What does the return of Kieran Tierney from injury mean for the teenagers’s continued development at the Emirates Stadium?
If the latest soundbites from Arsenal boss Mikel Arteta are anything to go by, retaining the services of Bukayo Saka is very much a ‘priority’ for the Gunners.
Of course, the fact that the precocious winger is spoken of as important “for the future of the club” – in the same breath as Pierre-Emerick Aubameyang – paints a vivid picture in itself.
His impact since bursting onto the scene earlier in the season has been undeniably eye-catching. No one at the club has laid on as many goals in 2019/20 as Saka’s nine and, despite being pressed into service as a full-back, he has been one of the few beacons of consistency in a season of upheaval at the Emirates.
However, the return to action in the Premier League this week poses a more urgent question for the present, both to the club and to head coach Arteta.
In the final reckoning, the enforced Covid-19 break came at an opportune point in the season for Arsenal. With the club smarting still from Europa League elimination at the hands of Olympiakos, a breather was necessary following a punishing schedule of matches every four days for two months.
Most importantly, it has allowed the Gunners to properly rehab a long injury list that included the likes of Cedric Soares, Kieran Tierney and Sead Kolasinac.
Arteta has spoken in recent weeks of his excitement at the prospect of working with Scotland international Tierney in particular, describing his application as ‘incredible’. The full-back, who joined from Celtic last summer, had seen his integration into the Arsenal side stunted by two lengthy injury absences. However, the 38-year-old coach now believes he is ready to contribute, and will “bring something special” to the team.
Should Tierney, as is widely expected, claim the left-back spot for himself, it raises a tantalizing question: what happens to the livewire Saka?
In light of the fact that the 18-year-old has stated his desire to return to his more natural role as a winger, the answer to that might seem straightforward. However, a proper consideration throws up some posers, and leads to a deeper discussion about the management of playing time for wonderkids.
To begin with, there’s a chicken and egg riddle: has Arteta’s use of Saka as a marauding left-back so far been a matter of expediency or design?
The shape of Arsenal’s attacking under the Spaniard has had a unmistakable skew toward the left. There are a number of tactical adaptations – the right full-back tucking into midfield, the nominal left-winger playing closer to the striker, and the use of Granit Xhaka in a deeper, slightly wider covering role – that have been geared toward unsheathing Saka as an attacking weapon.
Is it the case that Arteta settled on that as a means to get the best out of what was on hand (in light of the absences of Tierney and Kolasinac), or is that the format he would have looked to adopt anyway?
If the former, then the availability of ‘natural’ full-backs will no doubt lead to a reformation of Arsenal’s attacking set-up and play, especially as Tierney in particular is of a different mould: less a direct dribbler and more orthodox in his interpretation of the role.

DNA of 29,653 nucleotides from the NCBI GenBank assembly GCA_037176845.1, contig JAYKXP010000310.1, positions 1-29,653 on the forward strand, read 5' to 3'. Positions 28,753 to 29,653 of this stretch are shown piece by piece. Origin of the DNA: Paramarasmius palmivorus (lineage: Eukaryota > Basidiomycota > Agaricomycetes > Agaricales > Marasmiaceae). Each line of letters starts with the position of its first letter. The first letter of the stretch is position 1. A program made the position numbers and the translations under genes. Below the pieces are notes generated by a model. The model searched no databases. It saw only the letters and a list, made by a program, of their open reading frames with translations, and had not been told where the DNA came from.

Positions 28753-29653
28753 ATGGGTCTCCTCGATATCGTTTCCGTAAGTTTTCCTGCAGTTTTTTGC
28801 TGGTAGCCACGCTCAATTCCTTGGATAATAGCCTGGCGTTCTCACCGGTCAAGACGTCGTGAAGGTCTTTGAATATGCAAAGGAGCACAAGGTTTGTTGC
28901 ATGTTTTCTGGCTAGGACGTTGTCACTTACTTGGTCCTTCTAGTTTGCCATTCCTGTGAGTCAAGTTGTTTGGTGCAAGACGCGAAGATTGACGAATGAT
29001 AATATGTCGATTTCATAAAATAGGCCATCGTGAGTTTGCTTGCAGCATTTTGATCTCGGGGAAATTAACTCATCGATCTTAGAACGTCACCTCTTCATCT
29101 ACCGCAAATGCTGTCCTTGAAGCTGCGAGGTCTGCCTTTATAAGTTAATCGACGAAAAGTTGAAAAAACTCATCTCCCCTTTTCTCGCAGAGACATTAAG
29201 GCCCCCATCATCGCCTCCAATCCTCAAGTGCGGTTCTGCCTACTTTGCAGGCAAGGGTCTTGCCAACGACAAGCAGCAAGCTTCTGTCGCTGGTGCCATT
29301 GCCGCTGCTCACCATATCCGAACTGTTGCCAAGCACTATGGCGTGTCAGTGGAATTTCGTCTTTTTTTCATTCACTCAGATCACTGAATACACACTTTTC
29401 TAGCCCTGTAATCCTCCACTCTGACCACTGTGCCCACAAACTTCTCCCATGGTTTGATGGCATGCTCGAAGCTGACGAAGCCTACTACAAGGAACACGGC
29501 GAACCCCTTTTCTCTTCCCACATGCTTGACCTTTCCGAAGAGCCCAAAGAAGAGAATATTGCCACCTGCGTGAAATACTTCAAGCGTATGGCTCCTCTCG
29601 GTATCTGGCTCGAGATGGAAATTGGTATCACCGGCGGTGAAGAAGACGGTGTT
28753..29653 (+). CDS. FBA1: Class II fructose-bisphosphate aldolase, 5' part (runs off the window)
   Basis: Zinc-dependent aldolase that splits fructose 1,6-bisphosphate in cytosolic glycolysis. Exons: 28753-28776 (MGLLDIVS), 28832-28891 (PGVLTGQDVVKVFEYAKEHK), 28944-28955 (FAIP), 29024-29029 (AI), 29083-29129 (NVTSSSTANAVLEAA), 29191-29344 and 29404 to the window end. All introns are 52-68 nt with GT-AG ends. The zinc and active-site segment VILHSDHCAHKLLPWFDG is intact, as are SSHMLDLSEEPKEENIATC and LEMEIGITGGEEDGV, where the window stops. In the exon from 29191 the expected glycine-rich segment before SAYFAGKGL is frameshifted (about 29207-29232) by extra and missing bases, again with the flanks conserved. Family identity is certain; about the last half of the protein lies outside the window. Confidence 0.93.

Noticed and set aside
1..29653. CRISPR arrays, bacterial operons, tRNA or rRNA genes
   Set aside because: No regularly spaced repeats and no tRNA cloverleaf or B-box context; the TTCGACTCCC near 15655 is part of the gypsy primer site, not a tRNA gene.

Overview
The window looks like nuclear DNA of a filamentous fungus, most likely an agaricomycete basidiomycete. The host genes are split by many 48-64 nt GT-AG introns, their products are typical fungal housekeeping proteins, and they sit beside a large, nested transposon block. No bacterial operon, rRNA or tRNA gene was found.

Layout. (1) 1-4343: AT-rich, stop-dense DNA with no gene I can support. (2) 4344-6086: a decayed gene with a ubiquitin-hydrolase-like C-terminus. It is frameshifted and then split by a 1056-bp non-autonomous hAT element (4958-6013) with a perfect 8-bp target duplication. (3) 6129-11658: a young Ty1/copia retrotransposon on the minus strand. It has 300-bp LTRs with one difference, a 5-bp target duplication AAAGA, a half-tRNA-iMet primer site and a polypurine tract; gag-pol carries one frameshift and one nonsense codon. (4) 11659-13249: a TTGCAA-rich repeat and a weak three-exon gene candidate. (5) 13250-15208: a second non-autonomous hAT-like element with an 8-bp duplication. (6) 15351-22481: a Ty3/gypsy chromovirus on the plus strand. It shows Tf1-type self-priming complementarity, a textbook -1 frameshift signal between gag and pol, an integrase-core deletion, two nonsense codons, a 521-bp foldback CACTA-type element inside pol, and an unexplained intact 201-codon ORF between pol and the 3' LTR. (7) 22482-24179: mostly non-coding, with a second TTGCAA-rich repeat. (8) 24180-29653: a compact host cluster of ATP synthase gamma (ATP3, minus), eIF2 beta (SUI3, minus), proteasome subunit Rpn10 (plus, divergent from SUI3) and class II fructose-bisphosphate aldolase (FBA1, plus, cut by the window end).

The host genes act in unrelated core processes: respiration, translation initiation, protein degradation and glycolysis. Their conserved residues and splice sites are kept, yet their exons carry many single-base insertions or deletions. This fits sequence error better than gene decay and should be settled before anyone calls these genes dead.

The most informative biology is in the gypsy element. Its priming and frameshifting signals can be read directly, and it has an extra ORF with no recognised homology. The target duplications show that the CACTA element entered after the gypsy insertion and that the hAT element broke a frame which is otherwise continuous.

If, however, it is the latter (and there is some evidence for this in Kolasinac’s occasional outings), then it is not exactly a given that Saka will simply revert to a left-wing role.
For one thing, there is the fact that a side tailored to play a certain way and reliant on it’s left-back as a principal actor in the attacking third might not prove as effective with a different profile in the position. Then there is the small matter of the incumbent on the left of the attack, who also happens to the club’s primary and most reliable source of goals.
Arteta’s use of Aubameyang on the left of the front three has garnered mixed reviews from pundits and fans, but in fairness it has gone some way toward solving the conundrum of how exactly to fit both he and Alexandre Lacazette into the same starting line-up.
Crucially though, there has been no marked drop-off in the Gabon international’s output: he has continued to manfully shoulder the goal burden of the side. Saka, for all his qualities and his significant upside, cannot realistically be expected to do that at his age, and has not shown the same aptitude as a finisher in any case.
What is clear is that, if the current set-up remains, left-back remains the best use of his particular set of skills.
Say, for the sake of argument, Arteta does rip up his blueprint so far. Tierney comes into the squad, Aubameyang is moved into the central role many have longed for him to play and Saka plays more as an orthodox winger, providing natural width from high up the pitch.
That would no doubt leave everyone happy, not least of all Saka himself. However, the implication of that would be that the teenager is ostensibly a first-team regular, one on whom the side’s attacking mechanism is built.
At 18, that is a significant responsibility, and a separate concern over burn-out and physical problems down the line surfaces.
The list of footballers – from Michael Owen to Ronaldo to Wayne Rooney – who have suffered from playing too much football in their teens is a long one. If, as Arteta stated, Saka is to be central to Arsenal’s future, it will be necessary to ease him in and manage his minutes.
First though, the club will have to see to that contract extension. Then, it must decide whether Saka’s development will continue as back-up left-back or as back-up left winger.